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Geometrical interpretation of Covector Fields
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Joined: 28 Dec 2009, 21:25
Posts: 3
It's good to hear that I'm not the only one who is confused with this - probably I was just too used to all the -things I'm doing right now for studies that I couldn't realize the subtle difference between gradient and grad-vector ;).

So Penrose uses gradient in the sense of a scalar, which is defined at a point and in direction of , and we were used to the gradient as a vector at a point which points to max increase of . Quite a confusion of definition, but I think I now got the idea of it. Seems that his way of looking at this is more general.

I'm really looking forward to the physics part of Penrose's book, waiting for all those technical terms to become useful.

31 Dec 2009, 15:11 Joined: 28 Oct 2009, 19:06
Posts: 7
Since my previous postings on this subject I've been re-reading chapters 10 and 12 again and again to try to get to what Penrose is saying.

I think I've finally understood the thing about the geometry of co-vectors. In diagram 10.8 (a) Penrose shows that points along the contour line ie the line of constant .

Previously I was trying to reconcile this with my "vector calculus" view of gradient whereby the gradient of a scalar field is in the line of steepest ascent, so that grad (or [unparseable or potentially dangerous latex formula] as referring to the plane (in a 3-manifold) spanned by all other coordinate axes other than the axis, ie is a 2-dimensional (ie n-1 dimensional, for n=3) plane of constant , specifically is constant over the plane spanned by the and axes.

Now go back to diagram 10.8. We have constant along a contour line so this has to represent the covector . This is then consistent with the fact that is actually increasing in a direction orthogonal to , compare with increasing in the direction orthogonal to the plane spanned by and .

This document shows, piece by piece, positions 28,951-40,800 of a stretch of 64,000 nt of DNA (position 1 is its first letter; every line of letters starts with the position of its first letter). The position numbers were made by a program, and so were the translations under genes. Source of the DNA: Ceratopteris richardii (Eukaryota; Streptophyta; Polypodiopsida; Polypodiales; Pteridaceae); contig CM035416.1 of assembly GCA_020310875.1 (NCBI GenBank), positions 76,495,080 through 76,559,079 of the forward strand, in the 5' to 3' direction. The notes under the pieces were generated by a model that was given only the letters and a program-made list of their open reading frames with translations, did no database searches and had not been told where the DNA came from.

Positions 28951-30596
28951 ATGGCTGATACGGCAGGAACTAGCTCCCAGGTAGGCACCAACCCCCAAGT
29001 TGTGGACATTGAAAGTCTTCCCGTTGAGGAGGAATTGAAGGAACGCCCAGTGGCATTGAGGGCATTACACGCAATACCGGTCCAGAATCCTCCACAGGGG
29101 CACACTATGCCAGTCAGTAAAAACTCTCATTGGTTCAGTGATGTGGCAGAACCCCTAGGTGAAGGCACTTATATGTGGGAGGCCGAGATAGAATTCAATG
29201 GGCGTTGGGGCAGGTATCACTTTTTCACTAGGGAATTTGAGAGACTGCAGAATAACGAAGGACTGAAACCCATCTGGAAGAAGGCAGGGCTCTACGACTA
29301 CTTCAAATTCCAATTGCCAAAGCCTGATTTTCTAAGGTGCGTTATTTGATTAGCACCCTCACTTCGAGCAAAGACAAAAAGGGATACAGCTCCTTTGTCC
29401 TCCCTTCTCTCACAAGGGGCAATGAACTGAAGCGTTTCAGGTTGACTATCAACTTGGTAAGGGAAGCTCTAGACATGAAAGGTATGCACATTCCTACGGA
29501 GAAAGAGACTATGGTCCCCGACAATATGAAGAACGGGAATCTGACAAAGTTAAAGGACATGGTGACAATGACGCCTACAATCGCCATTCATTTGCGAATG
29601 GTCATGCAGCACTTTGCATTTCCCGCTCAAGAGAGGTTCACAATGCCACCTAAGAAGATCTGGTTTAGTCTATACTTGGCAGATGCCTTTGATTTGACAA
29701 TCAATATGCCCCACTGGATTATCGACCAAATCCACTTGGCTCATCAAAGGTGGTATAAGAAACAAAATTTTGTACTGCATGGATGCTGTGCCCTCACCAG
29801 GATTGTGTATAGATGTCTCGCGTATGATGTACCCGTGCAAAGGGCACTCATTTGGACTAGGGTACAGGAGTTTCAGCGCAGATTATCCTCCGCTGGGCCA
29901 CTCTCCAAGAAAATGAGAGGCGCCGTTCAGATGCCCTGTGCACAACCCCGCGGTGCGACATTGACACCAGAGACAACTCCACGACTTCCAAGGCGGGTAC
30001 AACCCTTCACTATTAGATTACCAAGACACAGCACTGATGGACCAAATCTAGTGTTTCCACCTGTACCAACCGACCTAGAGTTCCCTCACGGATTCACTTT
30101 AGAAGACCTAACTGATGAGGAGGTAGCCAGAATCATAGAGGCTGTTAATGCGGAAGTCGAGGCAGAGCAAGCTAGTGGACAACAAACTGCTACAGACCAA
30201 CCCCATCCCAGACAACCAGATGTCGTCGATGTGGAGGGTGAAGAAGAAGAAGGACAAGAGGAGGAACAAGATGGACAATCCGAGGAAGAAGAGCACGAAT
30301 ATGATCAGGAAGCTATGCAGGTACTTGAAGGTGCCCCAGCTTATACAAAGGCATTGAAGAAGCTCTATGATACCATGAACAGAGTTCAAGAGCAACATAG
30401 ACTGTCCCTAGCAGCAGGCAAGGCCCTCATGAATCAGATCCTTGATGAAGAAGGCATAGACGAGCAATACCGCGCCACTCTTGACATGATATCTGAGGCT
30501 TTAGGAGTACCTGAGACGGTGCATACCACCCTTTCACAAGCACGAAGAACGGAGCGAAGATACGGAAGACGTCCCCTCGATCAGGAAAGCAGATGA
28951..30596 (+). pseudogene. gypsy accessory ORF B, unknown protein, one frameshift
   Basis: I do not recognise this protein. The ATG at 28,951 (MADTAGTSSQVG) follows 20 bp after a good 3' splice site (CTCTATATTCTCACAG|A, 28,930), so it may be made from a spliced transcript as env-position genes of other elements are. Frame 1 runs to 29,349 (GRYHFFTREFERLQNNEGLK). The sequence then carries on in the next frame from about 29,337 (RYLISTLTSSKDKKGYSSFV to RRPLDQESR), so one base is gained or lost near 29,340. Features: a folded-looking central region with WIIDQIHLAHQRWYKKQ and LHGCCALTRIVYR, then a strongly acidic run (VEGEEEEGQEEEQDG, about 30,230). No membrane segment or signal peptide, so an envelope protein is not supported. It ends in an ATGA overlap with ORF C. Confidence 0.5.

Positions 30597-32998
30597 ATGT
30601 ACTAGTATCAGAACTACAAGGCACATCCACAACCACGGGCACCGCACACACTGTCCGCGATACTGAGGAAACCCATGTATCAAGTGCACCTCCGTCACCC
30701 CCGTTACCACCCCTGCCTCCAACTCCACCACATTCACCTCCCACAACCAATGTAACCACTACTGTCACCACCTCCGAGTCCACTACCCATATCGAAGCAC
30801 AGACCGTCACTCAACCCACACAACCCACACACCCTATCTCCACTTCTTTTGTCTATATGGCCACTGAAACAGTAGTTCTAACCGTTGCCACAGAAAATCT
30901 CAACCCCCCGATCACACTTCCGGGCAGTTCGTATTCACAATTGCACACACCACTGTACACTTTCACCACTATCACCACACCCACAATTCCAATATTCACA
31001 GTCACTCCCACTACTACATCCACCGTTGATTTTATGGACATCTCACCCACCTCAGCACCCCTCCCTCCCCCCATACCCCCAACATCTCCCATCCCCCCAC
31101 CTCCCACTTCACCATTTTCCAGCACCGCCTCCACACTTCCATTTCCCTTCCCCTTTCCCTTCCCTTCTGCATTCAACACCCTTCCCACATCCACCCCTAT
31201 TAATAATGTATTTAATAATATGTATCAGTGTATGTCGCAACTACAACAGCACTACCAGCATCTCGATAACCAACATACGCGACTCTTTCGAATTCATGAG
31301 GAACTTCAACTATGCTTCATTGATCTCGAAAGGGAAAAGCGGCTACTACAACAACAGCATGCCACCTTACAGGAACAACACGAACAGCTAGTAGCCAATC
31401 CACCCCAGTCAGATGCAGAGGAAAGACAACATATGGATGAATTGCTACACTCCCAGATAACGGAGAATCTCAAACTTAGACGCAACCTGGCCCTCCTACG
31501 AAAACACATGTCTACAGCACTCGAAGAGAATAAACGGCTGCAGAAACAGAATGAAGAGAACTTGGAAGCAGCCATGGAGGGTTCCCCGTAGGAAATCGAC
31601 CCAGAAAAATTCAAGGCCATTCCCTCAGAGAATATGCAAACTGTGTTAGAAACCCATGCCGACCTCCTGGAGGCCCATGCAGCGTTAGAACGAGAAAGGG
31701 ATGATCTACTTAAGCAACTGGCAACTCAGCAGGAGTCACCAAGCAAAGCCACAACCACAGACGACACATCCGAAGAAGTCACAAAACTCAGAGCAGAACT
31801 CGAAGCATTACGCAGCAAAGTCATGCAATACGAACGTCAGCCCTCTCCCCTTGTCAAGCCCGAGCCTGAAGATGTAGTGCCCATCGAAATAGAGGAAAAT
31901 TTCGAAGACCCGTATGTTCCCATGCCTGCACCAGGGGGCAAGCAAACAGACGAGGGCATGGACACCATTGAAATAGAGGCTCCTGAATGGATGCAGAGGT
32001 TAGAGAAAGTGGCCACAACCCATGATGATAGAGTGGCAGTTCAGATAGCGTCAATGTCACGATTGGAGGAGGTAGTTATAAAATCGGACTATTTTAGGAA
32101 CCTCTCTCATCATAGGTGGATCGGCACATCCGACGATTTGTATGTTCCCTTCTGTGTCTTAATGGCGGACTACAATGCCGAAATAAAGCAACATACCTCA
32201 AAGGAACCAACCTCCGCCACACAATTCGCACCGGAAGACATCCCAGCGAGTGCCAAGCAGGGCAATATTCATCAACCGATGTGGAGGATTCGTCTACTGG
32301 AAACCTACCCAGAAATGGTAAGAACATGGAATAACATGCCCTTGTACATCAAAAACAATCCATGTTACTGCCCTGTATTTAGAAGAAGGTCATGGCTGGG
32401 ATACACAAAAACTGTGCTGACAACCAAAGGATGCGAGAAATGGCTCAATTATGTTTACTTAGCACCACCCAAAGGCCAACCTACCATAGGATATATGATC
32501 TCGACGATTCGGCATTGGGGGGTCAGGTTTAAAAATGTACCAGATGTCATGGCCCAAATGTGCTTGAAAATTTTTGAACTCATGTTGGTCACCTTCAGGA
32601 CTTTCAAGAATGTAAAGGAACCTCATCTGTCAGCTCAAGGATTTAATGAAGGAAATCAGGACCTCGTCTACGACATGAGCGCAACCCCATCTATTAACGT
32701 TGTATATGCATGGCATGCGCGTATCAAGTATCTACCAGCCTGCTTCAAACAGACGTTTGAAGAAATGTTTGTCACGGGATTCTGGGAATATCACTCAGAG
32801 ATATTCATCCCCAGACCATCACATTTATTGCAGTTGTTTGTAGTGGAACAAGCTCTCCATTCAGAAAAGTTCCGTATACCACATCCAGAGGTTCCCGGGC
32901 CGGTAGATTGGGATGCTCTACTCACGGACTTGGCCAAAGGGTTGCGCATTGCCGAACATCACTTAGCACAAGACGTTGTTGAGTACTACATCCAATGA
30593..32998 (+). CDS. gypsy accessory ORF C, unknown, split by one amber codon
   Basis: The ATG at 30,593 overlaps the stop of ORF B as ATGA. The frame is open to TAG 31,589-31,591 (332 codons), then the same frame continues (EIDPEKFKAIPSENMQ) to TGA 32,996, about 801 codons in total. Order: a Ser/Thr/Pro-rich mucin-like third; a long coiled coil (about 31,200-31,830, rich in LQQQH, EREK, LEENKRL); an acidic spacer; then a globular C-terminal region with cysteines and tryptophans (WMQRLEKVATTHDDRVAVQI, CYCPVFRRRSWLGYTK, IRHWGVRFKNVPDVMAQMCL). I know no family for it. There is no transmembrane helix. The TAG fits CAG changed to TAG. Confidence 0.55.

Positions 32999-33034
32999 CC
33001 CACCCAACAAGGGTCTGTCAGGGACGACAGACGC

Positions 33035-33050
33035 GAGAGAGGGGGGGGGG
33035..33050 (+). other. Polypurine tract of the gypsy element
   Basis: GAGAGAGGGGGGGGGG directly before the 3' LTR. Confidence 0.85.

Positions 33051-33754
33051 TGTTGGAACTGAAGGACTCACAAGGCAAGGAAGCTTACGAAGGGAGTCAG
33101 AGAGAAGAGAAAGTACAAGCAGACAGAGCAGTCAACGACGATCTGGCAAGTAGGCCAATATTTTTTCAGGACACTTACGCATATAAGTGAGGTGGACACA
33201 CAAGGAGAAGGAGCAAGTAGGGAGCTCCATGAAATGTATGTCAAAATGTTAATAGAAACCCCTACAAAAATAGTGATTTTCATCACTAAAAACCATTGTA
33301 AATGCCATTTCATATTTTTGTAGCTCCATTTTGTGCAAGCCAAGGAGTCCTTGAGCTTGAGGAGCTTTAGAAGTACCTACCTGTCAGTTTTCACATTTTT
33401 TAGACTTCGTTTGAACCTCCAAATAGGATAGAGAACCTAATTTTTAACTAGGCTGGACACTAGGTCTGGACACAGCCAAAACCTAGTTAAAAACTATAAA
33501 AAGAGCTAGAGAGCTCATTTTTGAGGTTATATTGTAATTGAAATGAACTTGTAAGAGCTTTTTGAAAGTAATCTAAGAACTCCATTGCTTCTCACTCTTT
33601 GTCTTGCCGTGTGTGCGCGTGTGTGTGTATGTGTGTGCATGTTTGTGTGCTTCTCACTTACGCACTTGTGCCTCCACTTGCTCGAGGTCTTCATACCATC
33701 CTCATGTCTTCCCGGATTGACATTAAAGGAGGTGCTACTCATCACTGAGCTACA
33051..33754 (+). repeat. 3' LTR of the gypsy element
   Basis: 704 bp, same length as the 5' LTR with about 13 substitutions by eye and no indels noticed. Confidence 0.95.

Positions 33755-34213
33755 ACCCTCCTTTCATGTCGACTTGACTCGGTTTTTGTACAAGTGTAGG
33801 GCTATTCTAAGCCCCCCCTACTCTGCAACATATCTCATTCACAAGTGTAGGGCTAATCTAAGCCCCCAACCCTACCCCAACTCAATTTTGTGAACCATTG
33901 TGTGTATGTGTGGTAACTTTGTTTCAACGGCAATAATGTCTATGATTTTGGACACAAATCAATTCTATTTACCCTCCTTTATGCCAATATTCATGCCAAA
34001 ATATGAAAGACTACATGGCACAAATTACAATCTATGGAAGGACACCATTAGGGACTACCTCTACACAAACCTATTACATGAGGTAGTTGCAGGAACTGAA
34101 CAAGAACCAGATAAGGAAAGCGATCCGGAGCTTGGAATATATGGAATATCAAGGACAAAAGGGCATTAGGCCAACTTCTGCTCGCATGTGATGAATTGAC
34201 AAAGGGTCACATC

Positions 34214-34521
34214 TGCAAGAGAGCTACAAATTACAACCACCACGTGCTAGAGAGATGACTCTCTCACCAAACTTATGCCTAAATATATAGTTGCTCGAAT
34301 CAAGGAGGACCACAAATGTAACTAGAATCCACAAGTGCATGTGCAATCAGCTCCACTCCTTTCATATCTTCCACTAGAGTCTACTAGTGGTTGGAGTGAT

It's like the vector gradient grad is orthogonal to the covector , so I suppose in this instance the vector gradient and the covector are duals.

07 Mar 2010, 19:16 Supporter Joined: 07 Jun 2008, 08:21
Posts: 235
Just corrected the Latex:
dp4947 wrote:
Since my previous postings on this subject I've been re-reading chapters 10 and 12 again and again to try to get to what Penrose is saying.

I think I've finally understood the thing about the geometry of co-vectors. In diagram 10.8 (a) Penrose shows that points along the contour line ie the line of constant .

Previously I was trying to reconcile this with my "vector calculus" view of gradient whereby the gradient of a scalar field is in the line of steepest ascent, so that grad (or ) would in fact be orthogonal to the contours.

However, in diagram 12.9 (b) Penrose defines a covector as referring to the plane (in a 3-manifold) spanned by all other coordinate axes other than the axis, ie is a 2-dimensional (ie n-1 dimensional, for n=3) plane of constant , specifically is constant over the plane spanned by the and axes.

Now go back to diagram 10.8. We have constant along a contour line so this has to represent the covector . This is then consistent with the fact that is actually increasing in a direction orthogonal to , compare with increasing in the direction orthogonal to the plane spanned by and .